3 Wearable technology
One device that is modestly priced, very portable and influencing many people is wearable technology. For example, you may have a better understanding of how your body responds by using a wearable device (e.g. measuring sleep patterns, steps taken, skin temperature, heart rate).
Activity 3 Johnson investigates new smart devices
Watch the video below which has two sections: first, Michael Johnson visits the developers of new smart clothing in the USA and second, he heard from David Brailsford (UK) about a possible future with real-time nutritional aids. How useful are these two innovations likely to be for coaches and sports people?
Transcript: Looking inside the engine: US and UK perspectives
The prospect of people being able to monitor which muscles are being used and the timing of, for example, leg contractions, might make what was once lab technology far more accessible to coaches and athletes. It was interesting that this clothing device picked up an anomaly in Johnson’s movement due to a previous injury.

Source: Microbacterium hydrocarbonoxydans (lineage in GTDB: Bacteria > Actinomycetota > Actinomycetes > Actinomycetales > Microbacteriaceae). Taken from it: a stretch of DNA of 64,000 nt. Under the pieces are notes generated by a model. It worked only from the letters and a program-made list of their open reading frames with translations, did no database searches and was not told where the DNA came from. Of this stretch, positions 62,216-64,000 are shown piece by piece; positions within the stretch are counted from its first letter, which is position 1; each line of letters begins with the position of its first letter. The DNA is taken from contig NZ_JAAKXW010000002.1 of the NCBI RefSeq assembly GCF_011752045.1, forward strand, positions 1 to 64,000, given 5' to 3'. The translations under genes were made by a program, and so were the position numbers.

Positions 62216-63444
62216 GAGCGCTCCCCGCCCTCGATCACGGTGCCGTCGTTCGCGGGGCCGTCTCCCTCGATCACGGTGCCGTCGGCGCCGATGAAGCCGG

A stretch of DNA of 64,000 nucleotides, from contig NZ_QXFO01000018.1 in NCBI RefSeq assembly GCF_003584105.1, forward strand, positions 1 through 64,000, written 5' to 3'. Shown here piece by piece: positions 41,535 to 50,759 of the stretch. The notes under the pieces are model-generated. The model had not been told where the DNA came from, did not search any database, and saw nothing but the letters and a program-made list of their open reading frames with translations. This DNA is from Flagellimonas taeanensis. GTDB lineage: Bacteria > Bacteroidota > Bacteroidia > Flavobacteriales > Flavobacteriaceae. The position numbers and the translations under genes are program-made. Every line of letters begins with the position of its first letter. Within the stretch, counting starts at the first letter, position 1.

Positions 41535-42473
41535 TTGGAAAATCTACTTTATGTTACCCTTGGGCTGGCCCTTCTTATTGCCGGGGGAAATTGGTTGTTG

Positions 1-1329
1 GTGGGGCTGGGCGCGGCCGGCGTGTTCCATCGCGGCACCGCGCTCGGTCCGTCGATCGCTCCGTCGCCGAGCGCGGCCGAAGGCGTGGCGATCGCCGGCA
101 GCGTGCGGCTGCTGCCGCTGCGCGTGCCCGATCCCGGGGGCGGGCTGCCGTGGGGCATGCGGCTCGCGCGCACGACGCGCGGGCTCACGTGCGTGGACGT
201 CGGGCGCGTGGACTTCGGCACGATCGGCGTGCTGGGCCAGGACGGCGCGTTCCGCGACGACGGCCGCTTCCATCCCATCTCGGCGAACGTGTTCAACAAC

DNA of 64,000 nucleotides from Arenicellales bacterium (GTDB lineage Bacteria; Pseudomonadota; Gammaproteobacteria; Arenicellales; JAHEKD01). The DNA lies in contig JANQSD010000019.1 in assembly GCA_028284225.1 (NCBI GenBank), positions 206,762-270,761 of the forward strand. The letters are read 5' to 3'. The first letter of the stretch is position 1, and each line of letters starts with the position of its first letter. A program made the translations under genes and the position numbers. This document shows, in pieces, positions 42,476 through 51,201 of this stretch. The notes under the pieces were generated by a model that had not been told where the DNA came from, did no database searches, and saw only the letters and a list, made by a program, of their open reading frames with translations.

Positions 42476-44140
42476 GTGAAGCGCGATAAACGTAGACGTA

In the second part of the video, David Brailsford (cycling coach/performance director) was palpably excited at the possibility of devices monitoring the fuelling state of athletes in real time. This could mean that deciding when and what to eat could become far more refined and could transform approaches to nutrition and training.
There is a lot of hype and excitement about developments and, while you can trust some sources when they speak about these advances, you have to treat many with caution. For example, numerous ambitious claims are made for technological advances on the internet and through social media, but the scientific credibility of some of these is highly questionable. It is worthwhile reflecting on the ways in which you might be able to evaluate the reliability of some of the claims made about ‘sport science’ advances. What clues are there that the claims are realistic and based on sound science? What clues are there that you are being presented with a scam?